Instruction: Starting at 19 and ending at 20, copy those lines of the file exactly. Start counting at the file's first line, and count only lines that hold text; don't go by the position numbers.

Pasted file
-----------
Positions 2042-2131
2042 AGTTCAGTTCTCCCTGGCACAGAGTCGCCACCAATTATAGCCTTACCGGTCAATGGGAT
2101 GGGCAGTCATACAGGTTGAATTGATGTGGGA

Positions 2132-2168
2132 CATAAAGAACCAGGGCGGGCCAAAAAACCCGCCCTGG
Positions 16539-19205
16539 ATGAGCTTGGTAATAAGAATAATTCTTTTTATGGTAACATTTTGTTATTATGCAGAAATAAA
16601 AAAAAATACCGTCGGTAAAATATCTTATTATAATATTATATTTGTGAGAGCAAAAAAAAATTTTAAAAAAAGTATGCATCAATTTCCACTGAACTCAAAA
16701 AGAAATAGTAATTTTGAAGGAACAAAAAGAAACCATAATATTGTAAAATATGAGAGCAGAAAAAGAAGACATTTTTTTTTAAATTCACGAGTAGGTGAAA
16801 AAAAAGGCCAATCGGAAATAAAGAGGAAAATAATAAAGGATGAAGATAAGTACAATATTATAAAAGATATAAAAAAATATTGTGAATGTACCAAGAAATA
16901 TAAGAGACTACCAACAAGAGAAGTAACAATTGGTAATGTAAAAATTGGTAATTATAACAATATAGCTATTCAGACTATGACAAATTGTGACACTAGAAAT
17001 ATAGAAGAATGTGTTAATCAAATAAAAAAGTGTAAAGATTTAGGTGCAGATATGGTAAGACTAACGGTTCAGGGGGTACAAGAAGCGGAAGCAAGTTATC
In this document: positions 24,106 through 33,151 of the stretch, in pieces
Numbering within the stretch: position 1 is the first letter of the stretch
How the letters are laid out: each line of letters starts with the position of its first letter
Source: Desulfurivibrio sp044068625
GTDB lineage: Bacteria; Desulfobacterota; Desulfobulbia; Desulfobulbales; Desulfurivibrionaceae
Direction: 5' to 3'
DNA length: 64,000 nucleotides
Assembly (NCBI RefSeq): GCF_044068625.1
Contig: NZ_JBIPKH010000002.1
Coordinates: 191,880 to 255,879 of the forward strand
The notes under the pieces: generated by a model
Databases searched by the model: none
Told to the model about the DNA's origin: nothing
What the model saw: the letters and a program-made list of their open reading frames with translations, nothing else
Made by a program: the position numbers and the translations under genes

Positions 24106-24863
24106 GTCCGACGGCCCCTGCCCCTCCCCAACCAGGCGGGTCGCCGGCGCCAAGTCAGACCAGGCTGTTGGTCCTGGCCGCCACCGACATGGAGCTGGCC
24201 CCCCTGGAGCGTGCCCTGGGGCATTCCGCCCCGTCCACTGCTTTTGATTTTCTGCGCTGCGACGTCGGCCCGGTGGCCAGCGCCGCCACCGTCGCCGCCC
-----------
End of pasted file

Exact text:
DNA length: 64,000 nucleotides
Assembly (NCBI RefSeq): GCF_044068625.1